The Matinee ’21 v. 058 is a master-class in songwriting, featuring stories that belong on film, in a novel, or on a manifesto that encourages the world to change for the better.
Trevor Sensor – “Chiron, Galactus” (Sterling, IL USA)
RIYL: Kyle Craft, Old Sea Brigade, Eddie Vedder
Trevor Sensor is one of the great storytellers of our time. Songwriters like him are treasures that we should cherish and hold in high regard because they are immensely rare. And Sensor is still in his early twenties, meaning that he has a lifetime ahead of him to further cement his status as a young generation’s Bob Dylan, Tom Waits, Leonard Cohen, and Lou Reed. He is an incredible talent.
Most of his releases to date have been rambunctious, imaginative tales, such as the Hunter S. Thompson-like “These Dark Days” and pretty much everything on his excellent LP, Andy Warhol’s Dream. His songs are insightful, at times humorous and lighthearted, and always provocative. For his latest single, however, Sensor turns the page on “Chiron, Galactus”, which represents a new chapter in the gifted American’s story.
“Chiron, Galactus” is Sensor’s darkest and arguably most mesmerizing output to date. It is his “Guernica” – his cinematic masterpiece that is awe-inspiring in its visual power; knee-buckling in its forceful and widescreen orchestration; and emotionally and psychologically crippling in its lyrical content. This song of pain, loss, and eventually revenge is made for the big screen, which is where Sensor drew inspiration. Channeling Nicholas Cage’s character, Red, from the horror-revenge movie, Mandy, Sensor is a wounded man seeking vengeance on those who took his wife’s life. As the song builds, Sensor’s voice screams with the pain and agony of a man who has lost his soul. He has lost everything.
“I know their secrets
I caught them licking bones
That woman was sure my wife
And y’all took her life
In the name of Jesus
Well now look who’s looking crucified”
In the process of writing this song, though, Sensor has found another gear to his incredible artistry. We’ll get to learn more about his evolution when his sophomore album, On Account of Exile Vol.1, is released June 18th 2021 on his own label, High Black Desert Records.
Charli Adams – “Cheer Captain” (Nashville, USA)
RIYL: Phoebe Bridgers, Holly Humberstone, Dizzy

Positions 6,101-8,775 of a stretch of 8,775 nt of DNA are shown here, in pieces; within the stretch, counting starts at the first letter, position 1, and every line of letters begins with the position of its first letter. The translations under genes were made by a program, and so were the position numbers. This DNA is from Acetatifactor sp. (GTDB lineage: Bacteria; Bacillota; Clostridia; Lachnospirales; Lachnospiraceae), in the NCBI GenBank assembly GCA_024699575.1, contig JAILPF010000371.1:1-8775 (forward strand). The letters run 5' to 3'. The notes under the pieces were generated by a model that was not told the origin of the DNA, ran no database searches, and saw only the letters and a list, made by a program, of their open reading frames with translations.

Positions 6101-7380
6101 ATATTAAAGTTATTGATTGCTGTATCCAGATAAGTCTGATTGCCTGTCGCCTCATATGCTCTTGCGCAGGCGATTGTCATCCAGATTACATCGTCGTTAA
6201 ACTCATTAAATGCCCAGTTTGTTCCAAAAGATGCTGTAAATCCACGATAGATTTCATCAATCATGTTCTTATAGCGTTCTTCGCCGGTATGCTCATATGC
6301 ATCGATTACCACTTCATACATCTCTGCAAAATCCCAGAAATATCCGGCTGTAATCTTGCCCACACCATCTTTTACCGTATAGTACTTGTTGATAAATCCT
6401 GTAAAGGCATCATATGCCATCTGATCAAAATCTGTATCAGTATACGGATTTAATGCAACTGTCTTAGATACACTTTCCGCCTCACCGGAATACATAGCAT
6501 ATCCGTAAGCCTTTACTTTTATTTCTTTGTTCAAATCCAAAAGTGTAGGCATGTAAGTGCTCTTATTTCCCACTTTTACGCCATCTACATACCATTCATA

It wasn’t long ago when we said Charli Adams was becoming one of our all-time favorites. Well, she is one of our favorites, as the music she arranges and the stories she crafts always hit several emotional chords, such as the bewitching “Maybe Could Have Loved”. Despite her young age, she doesn’t opt to take short cuts. She instead chooses to be fully heard, allowing the entirety of her songs to resonate with listeners instead of just a repetitive segment. While her following is still growing, it should exponentially increase in the coming weeks and months, especially around July 16th when her debut album, Bullseye, is released. The first single from the forthcoming LP is everything one would expect from the rising star.
“Cheer Captain” is an emotive pop-rocker that dazzles and jars, akin to Phoebe Bridgers’ most crippling number. The song stirs the soul during its gritty yet dreamy chorus and when Adams shares the many times she felt like a prisoner in the eyes of others. She recounts her childhood days living in Alabama in a religious family, where she recognizes for the first time that she was “a people pleaser”. Whether in the eyes of God, appeasing her mother, or as captain of the cheerleading team, she was “living a lie”. Her upbringing to be subservient to others later manifested itself in the form of a toxic relationship, where she once again allowed another to govern her life.
“I shouldn’t have called
I know he’s probably busy
And when he fucks me over
I’ll say that I’m sorry
And then I’ll take it off so he says that he wants me
Cause I’m a people pleaser”
Raw, real, and powerful. The song encapsulates why we think Adams will be a star.
Bullseye will be released Color Study.
Oscar Lang – “Stuck” (London, England)
RIYL: FIDLAR, WAVVES, Alex Lahey